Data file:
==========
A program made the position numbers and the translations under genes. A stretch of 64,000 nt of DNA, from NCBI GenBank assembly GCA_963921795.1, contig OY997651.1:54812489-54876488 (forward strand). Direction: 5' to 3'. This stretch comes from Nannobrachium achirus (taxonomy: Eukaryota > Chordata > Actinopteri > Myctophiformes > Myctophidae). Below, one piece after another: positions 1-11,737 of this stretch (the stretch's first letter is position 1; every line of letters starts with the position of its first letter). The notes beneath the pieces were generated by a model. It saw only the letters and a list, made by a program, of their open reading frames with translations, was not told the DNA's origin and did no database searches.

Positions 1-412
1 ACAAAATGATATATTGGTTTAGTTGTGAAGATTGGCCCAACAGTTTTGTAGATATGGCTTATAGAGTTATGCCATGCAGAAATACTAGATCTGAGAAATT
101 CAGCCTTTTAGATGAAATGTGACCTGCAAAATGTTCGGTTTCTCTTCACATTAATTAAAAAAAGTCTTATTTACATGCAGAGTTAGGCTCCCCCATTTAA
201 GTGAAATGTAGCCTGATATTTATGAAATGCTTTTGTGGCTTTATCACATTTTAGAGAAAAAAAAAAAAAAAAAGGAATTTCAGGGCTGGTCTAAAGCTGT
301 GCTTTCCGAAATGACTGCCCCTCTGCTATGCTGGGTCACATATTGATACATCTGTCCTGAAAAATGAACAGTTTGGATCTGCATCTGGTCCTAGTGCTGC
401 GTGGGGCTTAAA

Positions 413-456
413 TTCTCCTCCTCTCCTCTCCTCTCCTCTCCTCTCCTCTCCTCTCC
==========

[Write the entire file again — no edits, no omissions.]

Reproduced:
A program made the position numbers and the translations under genes. A stretch of 64,000 nt of DNA, from NCBI GenBank assembly GCA_963921795.1, contig OY997651.1:54812489-54876488 (forward strand). Direction: 5' to 3'. This stretch comes from Nannobrachium achirus (taxonomy: Eukaryota > Chordata > Actinopteri > Myctophiformes > Myctophidae). Below, one piece after another: positions 1-11,737 of this stretch (the stretch's first letter is position 1; every line of letters starts with the position of its first letter). The notes beneath the pieces were generated by a model. It saw only the letters and a list, made by a program, of their open reading frames with translations, was not told the DNA's origin and did no database searches.

Positions 1-412
1 ACAAAATGATATATTGGTTTAGTTGTGAAGATTGGCCCAACAGTTTTGTAGATATGGCTTATAGAGTTATGCCATGCAGAAATACTAGATCTGAGAAATT
101 CAGCCTTTTAGATGAAATGTGACCTGCAAAATGTTCGGTTTCTCTTCACATTAATTAAAAAAAGTCTTATTTACATGCAGAGTTAGGCTCCCCCATTTAA
201 GTGAAATGTAGCCTGATATTTATGAAATGCTTTTGTGGCTTTATCACATTTTAGAGAAAAAAAAAAAAAAAAAGGAATTTCAGGGCTGGTCTAAAGCTGT
301 GCTTTCCGAAATGACTGCCCCTCTGCTATGCTGGGTCACATATTGATACATCTGTCCTGAAAAATGAACAGTTTGGATCTGCATCTGGTCCTAGTGCTGC
401 GTGGGGCTTAAA

Positions 413-456
413 TTCTCCTCCTCTCCTCTCCTCTCCTCTCCTCTCCTCTCCTCTCC